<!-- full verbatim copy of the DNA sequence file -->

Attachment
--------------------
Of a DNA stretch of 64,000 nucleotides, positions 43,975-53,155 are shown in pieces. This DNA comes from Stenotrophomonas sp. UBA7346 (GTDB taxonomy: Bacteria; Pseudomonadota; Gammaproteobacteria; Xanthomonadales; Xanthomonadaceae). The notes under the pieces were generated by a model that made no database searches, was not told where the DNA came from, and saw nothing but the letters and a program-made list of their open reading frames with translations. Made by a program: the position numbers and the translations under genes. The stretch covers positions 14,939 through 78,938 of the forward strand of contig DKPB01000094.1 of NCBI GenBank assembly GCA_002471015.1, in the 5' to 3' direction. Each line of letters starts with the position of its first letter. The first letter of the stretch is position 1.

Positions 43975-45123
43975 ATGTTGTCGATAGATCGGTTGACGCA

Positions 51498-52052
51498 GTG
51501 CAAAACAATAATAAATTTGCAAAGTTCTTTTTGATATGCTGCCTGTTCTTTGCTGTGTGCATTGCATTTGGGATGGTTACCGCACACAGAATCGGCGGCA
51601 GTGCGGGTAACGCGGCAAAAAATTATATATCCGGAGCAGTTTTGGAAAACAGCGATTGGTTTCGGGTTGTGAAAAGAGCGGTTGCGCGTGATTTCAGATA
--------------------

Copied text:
Of a DNA stretch of 64,000 nucleotides, positions 43,975-53,155 are shown in pieces. This DNA comes from Stenotrophomonas sp. UBA7346 (GTDB taxonomy: Bacteria; Pseudomonadota; Gammaproteobacteria; Xanthomonadales; Xanthomonadaceae). The notes under the pieces were generated by a model that made no database searches, was not told where the DNA came from, and saw nothing but the letters and a program-made list of their open reading frames with translations. Made by a program: the position numbers and the translations under genes. The stretch covers positions 14,939 through 78,938 of the forward strand of contig DKPB01000094.1 of NCBI GenBank assembly GCA_002471015.1, in the 5' to 3' direction. Each line of letters starts with the position of its first letter. The first letter of the stretch is position 1.

Positions 43975-45123
43975 ATGTTGTCGATAGATCGGTTGACGCA

Positions 51498-52052
51498 GTG
51501 CAAAACAATAATAAATTTGCAAAGTTCTTTTTGATATGCTGCCTGTTCTTTGCTGTGTGCATTGCATTTGGGATGGTTACCGCACACAGAATCGGCGGCA
51601 GTGCGGGTAACGCGGCAAAAAATTATATATCCGGAGCAGTTTTGGAAAACAGCGATTGGTTTCGGGTTGTGAAAAGAGCGGTTGCGCGTGATTTCAGATA